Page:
NEW YORK – Two tornadoes struck the outer edges of New York City on Saturday, hurling debris into the air, knocking out power but causing no serious injuries among startled residents accustomed to thinking of twisters as a Midwestern phenomenon.
The first hit a beachfront neighborhood and the second, stronger tornado followed moments later about 10 miles away.
Videos taken by bystanders showed a funnel cloud sucking up water, then sand, and then small pieces of buildings, as the first moved through the Breezy Point section of the Rockaway peninsula in Queens.
The second hit to the northwest, in the Canarsie section of Brooklyn also near the water, about seven minutes later. The National Weather Service said winds were up to 110 mph, and several homes and trees were damaged.
4 dead in sudden Oklahoma storms
Fierce thunderstorms with strong winds tore through Oklahoma, killing a truck driver and a family of three whose mobile home was flipped into a creek.
The storms erupted Friday as a storm system and cold front collided with triple-digit heat across the state. Temperatures ranged from 94 degrees to 107 degrees, and the high of 106 set a record in Oklahoma City. Then, in just an hour at Tulsa International Airport, the temperature dropped from 101 degrees to 78 degrees.
Father held after sailing off with kids
A Northern California man arrested after allegedly abducting his two children and trying to evade authorities by stealing a sailboat and sailing along the Northern California coast was being held on $200,000 bail, authorities said.
Christopher Maffei, 43, forcibly took his 3-year-old daughter and 2-year-old son from the their maternal grandmother, Jean Hipon, while the childrens mother, Jennifer Hipon, was in a Redwood City court on Tuesday seeking a restraining order against him, McPhillips said.
Doctor charged with stashing organs
A former medical examiner has been arrested on charges of keeping human remains in a rented storage unit in the Florida Panhandle.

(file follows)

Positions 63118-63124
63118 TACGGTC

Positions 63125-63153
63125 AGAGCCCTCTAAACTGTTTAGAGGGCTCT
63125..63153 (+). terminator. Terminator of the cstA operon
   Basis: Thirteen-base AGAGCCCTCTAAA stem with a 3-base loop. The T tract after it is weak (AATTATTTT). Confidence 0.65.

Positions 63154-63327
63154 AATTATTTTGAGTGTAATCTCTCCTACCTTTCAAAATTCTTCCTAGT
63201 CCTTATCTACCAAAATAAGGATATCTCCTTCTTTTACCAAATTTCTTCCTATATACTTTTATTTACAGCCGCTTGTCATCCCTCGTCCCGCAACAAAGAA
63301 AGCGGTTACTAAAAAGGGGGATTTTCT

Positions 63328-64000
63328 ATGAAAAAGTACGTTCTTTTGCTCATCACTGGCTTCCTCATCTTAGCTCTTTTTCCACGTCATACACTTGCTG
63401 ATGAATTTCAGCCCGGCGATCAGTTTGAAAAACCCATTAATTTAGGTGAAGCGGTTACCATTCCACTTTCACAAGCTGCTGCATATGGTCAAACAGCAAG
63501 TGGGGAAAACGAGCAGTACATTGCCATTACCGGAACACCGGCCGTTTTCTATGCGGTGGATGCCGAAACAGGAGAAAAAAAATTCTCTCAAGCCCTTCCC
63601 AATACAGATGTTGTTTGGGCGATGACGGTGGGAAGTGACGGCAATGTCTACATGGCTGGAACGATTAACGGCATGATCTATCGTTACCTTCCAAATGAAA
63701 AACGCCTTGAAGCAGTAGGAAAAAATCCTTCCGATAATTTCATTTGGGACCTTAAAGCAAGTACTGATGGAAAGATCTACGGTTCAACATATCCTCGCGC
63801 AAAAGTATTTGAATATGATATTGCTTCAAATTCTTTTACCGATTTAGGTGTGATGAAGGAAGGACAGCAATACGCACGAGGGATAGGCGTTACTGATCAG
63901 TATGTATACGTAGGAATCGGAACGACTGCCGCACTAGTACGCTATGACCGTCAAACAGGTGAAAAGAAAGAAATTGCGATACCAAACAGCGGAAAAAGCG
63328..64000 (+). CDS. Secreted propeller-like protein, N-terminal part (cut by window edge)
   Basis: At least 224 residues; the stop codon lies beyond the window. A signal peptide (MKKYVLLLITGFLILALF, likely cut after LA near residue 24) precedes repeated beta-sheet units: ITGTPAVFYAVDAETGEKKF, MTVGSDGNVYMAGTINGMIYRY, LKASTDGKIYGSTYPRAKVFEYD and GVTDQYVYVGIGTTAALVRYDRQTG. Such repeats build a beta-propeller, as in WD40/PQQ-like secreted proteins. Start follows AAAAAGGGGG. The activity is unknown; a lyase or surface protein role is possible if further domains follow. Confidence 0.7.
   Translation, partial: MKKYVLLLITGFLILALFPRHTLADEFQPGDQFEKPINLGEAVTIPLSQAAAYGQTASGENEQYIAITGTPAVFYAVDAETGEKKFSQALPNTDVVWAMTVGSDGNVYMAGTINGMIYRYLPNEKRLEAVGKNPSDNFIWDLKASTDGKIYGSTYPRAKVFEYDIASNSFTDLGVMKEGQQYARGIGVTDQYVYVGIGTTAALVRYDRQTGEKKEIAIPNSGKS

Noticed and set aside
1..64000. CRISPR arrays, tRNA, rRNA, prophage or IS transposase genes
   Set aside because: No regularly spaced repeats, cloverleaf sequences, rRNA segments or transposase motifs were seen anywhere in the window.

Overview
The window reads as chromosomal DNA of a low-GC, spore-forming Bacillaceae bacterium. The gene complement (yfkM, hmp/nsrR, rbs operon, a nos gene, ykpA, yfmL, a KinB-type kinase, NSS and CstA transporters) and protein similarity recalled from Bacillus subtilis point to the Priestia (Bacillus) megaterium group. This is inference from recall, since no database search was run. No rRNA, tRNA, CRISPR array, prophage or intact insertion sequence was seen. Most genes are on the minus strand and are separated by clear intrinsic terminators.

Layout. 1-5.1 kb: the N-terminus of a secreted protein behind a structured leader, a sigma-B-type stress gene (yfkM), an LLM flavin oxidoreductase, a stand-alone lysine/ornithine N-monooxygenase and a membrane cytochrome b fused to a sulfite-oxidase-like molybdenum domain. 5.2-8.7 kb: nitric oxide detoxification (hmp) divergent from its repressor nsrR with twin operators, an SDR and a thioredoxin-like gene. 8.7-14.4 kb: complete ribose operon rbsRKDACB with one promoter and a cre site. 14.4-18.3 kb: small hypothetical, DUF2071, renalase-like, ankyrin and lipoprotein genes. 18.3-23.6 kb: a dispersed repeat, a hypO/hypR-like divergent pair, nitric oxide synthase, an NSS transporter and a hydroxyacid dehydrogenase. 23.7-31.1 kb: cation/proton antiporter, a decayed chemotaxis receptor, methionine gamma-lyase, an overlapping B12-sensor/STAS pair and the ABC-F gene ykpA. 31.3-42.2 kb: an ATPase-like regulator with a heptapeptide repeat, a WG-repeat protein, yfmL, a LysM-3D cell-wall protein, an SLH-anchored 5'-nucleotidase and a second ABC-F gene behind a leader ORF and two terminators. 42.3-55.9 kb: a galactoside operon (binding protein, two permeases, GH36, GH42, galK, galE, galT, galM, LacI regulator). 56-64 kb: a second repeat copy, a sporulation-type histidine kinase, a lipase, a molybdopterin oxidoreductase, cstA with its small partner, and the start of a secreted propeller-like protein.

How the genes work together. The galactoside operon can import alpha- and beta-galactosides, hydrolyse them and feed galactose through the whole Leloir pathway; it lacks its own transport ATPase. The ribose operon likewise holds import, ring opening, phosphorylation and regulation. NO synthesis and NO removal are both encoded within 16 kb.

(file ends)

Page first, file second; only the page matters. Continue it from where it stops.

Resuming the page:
Crudely preserved brains, hearts, lungs and other organs and specimens were discovered in more than 100 containers last month in a Pensacola storage unit that Dr. Michael Berkland had rented for about three years. The unit was auctioned off after Berkland defaulted on his payments, according to an arrest affidavit.
Berkland had declared the contents to be household goods, furniture, boxes, sporting goods and landscaping equipment. A man who bought the units contents discovered the human organs after becoming overpowered by a strange smell while sifting through the items, authorities said.
Bomb attack follows Haqqani decision
A suicide bomber struck at the heart of NATOs operation in Kabul on Saturday, killing at least six Afghan civilians in an attack that officials blamed on the Haqqani network – a militant group the U.S. has designated a terrorist organization.
The blast, which left a bloody stain on a sidewalk just outside the sprawling headquarters of the U.S.-led military coalition, came as a senior Haqqani commander interviewed by The Associated Press vowed revenge for Washingtons decision.
The Obama administration gave the Pakistan-based Haqqani network, which is linked to the Taliban, a terrorist label Friday despite misgivings the move could further stall planned Afghan peace talks.
Alps victims each shot in head twice
French and British police searched the U.K. home of a British-Iraqi couple slain while vacationing in the French Alps, as it emerged Saturday that all four people killed in the attack took two gunshots to the head.
Meanwhile, relatives arrived in France to help care for the couples two surviving daughters, one of whom was badly wounded.
Questions remained about a potential motive for the killings as well as the identity of one victim, an elderly woman found dead in the couples bullet-riddled BMW.
Belts tightening once more in Greece
Greek Prime Minister Antonis Samaras insisted Saturday that the latest package of deep spending cuts, which will once again affect wages and pensions, will be the last, but he also defended the measures as necessary to restoring his countrys financial credibility.
Adoption of the package is necessary for the release of a long-delayed $39 billion rescue loan installment, without which Greece will be forced to default on its loans and may have to quit using the euro.
Nicaraguans flee rumbling volcano
The San Cristobal volcano spewed out a column of ash and gas 2 1/2 miles high Saturday, leading Nicaraguan authorities to evacuate about 3,000 people from nine communities around the countrys tallest mountain.
Residents reported hearing three powerful explosions in the 5,740-foot volcano as the cloud began billowing skyward and ash drifted over nearby villages.